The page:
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28 Nov 12. Testing networked equipment in a lab ensures functionality, but only a field evaluation with Soldiers ensures it will work as designers intended in an operating environment.

At Fort Bliss, Texas, and on its training ranges just north of the border in New Mexico, Soldiers with the 2nd Brigade, 1st Armored Division, completed Network Integration Evaluation 13.1, Nov. 17. During the month-long Network Integration Evaluation, or NIE, Soldiers in a field environment tested and evaluated 26 pieces of equipment for their usability and compatibility with existing Army networks.

Soldiers with the 2/1 AD, part of the Army’s Brigade Modernization Command, or BMC, are not evaluators or equipment testers by trade. They are a regular, warfighting, combat-training brigade combat team that could be tasked to go to Afghanistan like every other Army brigade.

The difference is, when the 2/1 AD trains, the Soldiers are tasked to include in their preparations new equipment the Army wants to integrate across the larger force, to make sure it is combat-ready and Soldier-usable, and to evaluate its readiness to be integrated into existing systems before it is fielded to other units.

“The NIE is about taking the equipment that’s been nominated to fill what the Army deems as a gap in what our capabilities (are), and putting it into the hands of real Soldiers, Soldiers trained to deploy and fight,” said Lt. Col. Andy Morgado, the G-3 operations officer for the Brigade Modernization Command. “They are a FORSCOM brigade that has been put on loan to the BMC to do this very thing. We put this equipment into a realistic environment, and try to break it, and see how it works. That’s what we’re trying to do.”

Among the equipment at the most recent NIE were 21 systems under evaluation, and five systems under “test,” including Nett Warrior; Joint Battle Command Platform; RAM Warn; and Spider XM7. Additionally the Paladin PIM was under test at Yuma Proving Ground, Ariz.


“Nett Warrior is for battlefield communication, like a ‘Blue Force Tracker’ on the ground,” said Staff Sgt. Alex Carter. “It lets you know where team leaders and above are. The effects it has on the battlefield are amazing. For something as new as it is, I thought there would be a lot more glitches. I thought it would be just another piece of junk. But I’m very impressed by it.”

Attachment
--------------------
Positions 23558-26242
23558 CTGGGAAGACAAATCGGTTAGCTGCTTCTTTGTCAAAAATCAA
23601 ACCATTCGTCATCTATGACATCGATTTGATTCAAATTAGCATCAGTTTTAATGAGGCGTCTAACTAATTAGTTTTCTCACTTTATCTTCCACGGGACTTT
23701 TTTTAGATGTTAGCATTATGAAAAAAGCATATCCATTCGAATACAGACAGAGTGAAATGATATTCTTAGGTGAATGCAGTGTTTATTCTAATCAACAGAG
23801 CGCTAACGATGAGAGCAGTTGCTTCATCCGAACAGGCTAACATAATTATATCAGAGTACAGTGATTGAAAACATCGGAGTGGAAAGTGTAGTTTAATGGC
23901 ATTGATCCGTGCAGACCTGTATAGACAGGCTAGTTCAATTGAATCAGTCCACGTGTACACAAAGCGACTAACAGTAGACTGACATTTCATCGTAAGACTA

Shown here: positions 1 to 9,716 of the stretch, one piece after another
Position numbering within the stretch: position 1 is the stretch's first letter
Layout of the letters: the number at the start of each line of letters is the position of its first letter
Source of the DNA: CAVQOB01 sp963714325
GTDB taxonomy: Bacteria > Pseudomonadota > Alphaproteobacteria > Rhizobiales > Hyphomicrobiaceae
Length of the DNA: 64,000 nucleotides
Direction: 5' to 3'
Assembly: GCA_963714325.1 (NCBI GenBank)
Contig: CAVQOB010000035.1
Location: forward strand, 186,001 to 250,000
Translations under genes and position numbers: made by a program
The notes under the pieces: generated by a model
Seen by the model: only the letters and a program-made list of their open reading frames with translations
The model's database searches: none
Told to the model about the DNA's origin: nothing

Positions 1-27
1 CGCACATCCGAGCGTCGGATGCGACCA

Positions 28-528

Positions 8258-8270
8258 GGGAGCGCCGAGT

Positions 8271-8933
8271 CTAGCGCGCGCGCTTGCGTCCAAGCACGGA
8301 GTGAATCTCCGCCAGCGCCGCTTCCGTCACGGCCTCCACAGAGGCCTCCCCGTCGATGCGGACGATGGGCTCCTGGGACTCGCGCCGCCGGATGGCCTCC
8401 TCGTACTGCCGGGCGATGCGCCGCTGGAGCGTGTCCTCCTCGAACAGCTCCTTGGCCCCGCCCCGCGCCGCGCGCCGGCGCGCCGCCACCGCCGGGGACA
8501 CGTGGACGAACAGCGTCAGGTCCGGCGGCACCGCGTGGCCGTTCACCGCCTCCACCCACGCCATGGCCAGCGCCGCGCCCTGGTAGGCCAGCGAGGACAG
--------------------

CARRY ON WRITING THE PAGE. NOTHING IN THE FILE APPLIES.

The Nett Warrior system includes an Android-driven, smartphone-like device mounted to a Soldier’s chest and attached to a radio system. Using applications installed on the system, Soldiers at team-level and above can see the mapped-out locations of other Soldiers wearing the device, communicate with each other via text message, as well as have visibility of “chem lights” dropped onto the mapped environment by other Soldiers to mark things such as improvised explosive devices or locations that require fires support. The markers can also designate locations where a platoon leader might want a team to move, for instance.

“Sometimes towns are very condensed,” he said. “With this you can tell exactly where Soldiers are. Every step you take you are a little bubble, you are a blue arrow. It shows exactly. When a team is bounding across the objective, you just pull this out and look at it. It’s real-time, it’s real effective.”

Carter said he’s impressed with the system, “you can send up a 9-line (medical evacuation request) in less than 30 seconds,” he said. And he’s also impressed with the texting function. It would have been a “combat multiplier” for him during the 29 months he served in Afghanistan.

“If you don’t have comms, you can still send text via satellite: this is our position, we’re holding here, here’s our liquid, ammunition, casualty and equipment report,” he said. “You can get [operations] orders, fragmentary orders, whatever you want through text messages. That way you’re not

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